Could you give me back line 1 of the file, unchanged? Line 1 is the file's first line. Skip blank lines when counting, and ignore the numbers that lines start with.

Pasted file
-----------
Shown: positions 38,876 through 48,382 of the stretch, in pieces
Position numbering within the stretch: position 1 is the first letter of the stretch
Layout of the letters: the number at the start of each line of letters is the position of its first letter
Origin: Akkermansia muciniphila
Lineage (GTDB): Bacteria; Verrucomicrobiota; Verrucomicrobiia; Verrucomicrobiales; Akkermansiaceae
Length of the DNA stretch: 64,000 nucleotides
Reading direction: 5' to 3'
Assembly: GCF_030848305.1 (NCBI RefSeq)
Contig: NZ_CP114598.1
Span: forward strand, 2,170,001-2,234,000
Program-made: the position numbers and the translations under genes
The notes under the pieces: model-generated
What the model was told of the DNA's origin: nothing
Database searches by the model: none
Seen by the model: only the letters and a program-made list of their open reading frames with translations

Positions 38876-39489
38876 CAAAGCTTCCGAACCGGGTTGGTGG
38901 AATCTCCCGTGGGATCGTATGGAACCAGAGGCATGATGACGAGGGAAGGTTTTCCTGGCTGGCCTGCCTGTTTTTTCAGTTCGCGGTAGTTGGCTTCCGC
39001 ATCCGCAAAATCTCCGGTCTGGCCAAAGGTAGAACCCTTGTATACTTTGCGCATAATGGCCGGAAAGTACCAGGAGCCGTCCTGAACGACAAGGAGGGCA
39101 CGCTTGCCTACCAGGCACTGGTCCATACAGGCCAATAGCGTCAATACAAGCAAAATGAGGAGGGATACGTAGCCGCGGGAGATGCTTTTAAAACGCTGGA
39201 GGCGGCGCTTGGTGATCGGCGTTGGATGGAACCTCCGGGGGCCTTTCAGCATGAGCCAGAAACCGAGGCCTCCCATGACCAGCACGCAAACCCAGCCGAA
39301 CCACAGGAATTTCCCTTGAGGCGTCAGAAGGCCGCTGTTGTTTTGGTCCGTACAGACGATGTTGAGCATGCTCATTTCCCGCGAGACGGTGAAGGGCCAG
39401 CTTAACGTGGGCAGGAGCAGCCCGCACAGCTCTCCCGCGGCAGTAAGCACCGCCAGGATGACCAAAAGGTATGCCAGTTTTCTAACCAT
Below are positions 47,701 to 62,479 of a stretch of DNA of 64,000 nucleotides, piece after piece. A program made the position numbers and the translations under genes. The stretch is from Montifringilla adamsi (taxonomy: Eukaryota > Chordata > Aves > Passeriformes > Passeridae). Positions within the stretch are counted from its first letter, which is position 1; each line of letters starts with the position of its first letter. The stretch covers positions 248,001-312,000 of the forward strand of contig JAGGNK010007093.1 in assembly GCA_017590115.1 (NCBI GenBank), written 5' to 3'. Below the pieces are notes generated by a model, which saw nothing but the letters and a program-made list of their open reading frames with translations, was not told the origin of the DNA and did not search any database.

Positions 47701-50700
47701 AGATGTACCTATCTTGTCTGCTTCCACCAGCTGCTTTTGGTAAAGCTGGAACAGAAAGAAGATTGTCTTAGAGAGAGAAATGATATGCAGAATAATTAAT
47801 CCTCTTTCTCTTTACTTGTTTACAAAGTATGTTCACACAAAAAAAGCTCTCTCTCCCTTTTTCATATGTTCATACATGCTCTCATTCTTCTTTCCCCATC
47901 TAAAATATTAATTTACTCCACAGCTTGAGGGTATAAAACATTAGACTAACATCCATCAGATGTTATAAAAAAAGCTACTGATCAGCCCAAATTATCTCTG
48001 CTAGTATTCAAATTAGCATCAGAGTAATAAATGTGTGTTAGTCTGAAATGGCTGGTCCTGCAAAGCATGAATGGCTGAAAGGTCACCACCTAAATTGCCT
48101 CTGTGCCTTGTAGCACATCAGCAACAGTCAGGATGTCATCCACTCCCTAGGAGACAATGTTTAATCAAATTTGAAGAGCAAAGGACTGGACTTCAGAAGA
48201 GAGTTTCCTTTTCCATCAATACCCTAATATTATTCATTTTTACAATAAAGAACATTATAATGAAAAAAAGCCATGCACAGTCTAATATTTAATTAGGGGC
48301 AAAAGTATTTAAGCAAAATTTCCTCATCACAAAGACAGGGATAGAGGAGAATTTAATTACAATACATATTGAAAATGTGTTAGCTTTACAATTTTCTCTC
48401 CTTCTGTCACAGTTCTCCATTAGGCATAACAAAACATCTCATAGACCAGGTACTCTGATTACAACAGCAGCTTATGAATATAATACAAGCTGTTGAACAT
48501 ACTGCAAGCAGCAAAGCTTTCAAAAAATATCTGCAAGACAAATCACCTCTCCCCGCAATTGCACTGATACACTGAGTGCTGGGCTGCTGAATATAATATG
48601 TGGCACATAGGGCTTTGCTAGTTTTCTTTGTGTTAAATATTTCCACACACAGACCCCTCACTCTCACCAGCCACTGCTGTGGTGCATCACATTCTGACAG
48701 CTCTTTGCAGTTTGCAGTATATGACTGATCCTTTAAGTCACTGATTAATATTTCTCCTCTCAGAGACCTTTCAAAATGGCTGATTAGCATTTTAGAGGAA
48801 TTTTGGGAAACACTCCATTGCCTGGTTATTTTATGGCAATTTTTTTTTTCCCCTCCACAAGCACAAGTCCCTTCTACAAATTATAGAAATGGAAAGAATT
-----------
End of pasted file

Shown: positions 38,876 through 48,382 of the stretch, in pieces